Miami’s oldest bar and music venue, Tobacco Road, closed its doors for the last time on Saturday October 25, 2014. Known in Miami as Al Capone’s hangout and for being raided by cops during the 40s and 50s, it was home to many indie rock and upcoming acts. It was also just a spot that locals could call their own.
In a city in which everything is always changing, the small bakery-turned-dive bar and music spot is dwarfed by the condos around it. It has existed in many incarnations, from its decline in the 60s and 70s and its return in the 80s and 90s. But on its last night, Tobacco Road was just music, drinks, food and one last hurrah for regulars and first timers alike. Armando Sacasa has been coming to Tobacco Road for over 17 years. “It’s a piece of history, it’s really important to me. I probably had my first legal beer here at Tobacco Road,” said Sacasa.
Vincent Garcia, who frequented the bar during the 80s, said “It’s a real jewel of old Miami, because of the rejuvenation that’s happening in the area the bar shouldn’t have to close.” Paula Hiebert, a transplanted Canadian who has frequented the bar for 7 years said, “Being such a staple in Miami, which is very rare, they’re building up so much,” referring to the ever-changing Miami skyline and its constant need to move the old out for the new. Many feel that Tobacco Road fell victim to just that, with constant change after Colombian auto executive Carlos Mattos bought the bar and the adjacent buildings. Tobacco Road and the other businesses were given three-year leases, and then they had to “make room for developers.”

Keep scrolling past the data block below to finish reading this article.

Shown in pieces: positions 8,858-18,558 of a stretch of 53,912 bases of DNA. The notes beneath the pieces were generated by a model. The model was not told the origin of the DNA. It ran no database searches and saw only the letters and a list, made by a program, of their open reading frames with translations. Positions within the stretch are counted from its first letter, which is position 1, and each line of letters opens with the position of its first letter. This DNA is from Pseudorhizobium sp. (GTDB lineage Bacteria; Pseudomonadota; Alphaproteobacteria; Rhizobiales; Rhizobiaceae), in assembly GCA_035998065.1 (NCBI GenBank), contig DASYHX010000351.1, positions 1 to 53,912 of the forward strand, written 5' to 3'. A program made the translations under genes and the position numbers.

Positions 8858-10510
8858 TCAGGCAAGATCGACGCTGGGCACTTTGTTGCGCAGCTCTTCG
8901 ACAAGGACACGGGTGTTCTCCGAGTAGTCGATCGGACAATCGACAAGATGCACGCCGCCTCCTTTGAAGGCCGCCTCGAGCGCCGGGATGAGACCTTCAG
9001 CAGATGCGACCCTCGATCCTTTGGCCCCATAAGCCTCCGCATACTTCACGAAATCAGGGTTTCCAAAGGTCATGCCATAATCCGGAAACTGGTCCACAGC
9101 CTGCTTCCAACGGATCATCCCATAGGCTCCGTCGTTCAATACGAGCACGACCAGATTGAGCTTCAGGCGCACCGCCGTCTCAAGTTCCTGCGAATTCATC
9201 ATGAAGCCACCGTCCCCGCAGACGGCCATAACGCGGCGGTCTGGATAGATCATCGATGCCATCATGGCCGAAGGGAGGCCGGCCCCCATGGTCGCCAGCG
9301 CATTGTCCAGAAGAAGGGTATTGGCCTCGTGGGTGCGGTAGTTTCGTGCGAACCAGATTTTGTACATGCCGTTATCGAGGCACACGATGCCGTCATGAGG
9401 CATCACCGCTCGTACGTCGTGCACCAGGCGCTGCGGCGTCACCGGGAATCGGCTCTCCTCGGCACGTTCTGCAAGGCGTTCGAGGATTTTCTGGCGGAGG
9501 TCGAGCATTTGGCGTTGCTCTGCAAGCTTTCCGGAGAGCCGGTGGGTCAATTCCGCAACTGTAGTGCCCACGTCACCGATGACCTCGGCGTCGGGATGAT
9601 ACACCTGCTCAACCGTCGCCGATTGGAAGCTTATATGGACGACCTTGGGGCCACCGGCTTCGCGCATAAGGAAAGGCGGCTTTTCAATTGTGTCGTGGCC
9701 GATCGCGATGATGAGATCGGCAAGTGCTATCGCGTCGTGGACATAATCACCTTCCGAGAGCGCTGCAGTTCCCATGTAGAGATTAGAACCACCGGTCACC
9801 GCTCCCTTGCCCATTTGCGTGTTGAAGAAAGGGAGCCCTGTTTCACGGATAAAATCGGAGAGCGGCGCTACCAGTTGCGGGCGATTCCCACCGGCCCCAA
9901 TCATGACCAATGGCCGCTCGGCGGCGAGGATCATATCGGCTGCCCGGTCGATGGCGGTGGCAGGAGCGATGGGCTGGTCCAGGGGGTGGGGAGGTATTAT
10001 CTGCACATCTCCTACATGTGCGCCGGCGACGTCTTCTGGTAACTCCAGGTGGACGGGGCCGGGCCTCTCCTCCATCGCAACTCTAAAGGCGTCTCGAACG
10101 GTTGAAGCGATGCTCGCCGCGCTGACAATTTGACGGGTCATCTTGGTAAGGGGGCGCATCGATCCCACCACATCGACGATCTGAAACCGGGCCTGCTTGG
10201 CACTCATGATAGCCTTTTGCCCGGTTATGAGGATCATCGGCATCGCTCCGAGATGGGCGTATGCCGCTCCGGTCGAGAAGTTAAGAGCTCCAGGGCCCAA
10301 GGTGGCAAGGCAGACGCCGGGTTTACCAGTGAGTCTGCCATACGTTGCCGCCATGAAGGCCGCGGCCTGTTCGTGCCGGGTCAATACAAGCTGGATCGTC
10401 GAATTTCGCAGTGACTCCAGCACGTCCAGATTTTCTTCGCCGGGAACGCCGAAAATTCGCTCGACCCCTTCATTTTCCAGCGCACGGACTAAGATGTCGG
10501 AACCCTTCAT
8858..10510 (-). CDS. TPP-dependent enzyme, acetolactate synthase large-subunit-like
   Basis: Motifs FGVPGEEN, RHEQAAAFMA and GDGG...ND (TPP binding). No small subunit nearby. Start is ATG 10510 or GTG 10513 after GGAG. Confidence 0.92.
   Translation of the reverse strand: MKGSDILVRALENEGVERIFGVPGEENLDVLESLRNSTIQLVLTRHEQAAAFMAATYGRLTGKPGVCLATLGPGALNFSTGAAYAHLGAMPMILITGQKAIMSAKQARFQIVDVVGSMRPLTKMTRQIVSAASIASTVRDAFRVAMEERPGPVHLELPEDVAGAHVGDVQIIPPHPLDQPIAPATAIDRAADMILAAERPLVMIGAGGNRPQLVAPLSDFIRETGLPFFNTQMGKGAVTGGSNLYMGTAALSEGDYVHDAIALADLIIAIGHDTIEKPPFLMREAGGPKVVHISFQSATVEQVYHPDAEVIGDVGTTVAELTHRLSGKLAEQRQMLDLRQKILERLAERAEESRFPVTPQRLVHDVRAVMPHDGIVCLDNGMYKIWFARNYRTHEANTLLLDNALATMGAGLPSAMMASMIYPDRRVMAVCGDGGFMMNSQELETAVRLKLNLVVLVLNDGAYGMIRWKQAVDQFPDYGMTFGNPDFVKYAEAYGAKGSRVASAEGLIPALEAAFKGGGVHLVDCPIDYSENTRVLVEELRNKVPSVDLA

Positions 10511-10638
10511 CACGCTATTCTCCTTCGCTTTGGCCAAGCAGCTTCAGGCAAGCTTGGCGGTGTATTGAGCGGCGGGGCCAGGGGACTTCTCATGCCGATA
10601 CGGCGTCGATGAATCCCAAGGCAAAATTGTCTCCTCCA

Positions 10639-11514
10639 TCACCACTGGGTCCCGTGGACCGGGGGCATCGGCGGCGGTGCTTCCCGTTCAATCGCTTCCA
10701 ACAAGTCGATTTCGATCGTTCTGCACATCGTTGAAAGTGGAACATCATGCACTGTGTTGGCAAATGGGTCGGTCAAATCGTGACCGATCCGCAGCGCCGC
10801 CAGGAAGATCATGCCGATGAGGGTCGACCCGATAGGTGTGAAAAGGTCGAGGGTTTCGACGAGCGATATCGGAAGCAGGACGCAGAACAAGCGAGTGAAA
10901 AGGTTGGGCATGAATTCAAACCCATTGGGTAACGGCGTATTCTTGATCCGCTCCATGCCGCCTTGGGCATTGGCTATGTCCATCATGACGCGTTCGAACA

Eric Vic has been performing at Tobacco Road for the last two years, and credits the bar for his success. “There’s a lot of history with music. BB King has played here.” Vic isn’t the only musician who has had a career launched by the popular Miami bar. Iko-Iko was also known to play in the bar throughout the 80s and 90s. Locals are now reminiscing on how Tobacco Road was always about the music and the patrons, which they feel gave the bar its unique atmosphere.
At the end of the day, Tobacco Road had its roots in Miami, but it also had the lore that surrounded it and the people who hung out there faithfully. The bar made a name for itself in the city, from having the first liquor license, to Al Capone running a prohibition club, to the wild behavior that caused it to close a few times in the 40s and 50s.
But this is not the end of the infamous bar, as the owners are planning to reopen further up the road. In addition, Norwegian Cruise Lines plans to recreate an homage to the bar onboard one of their ships next year.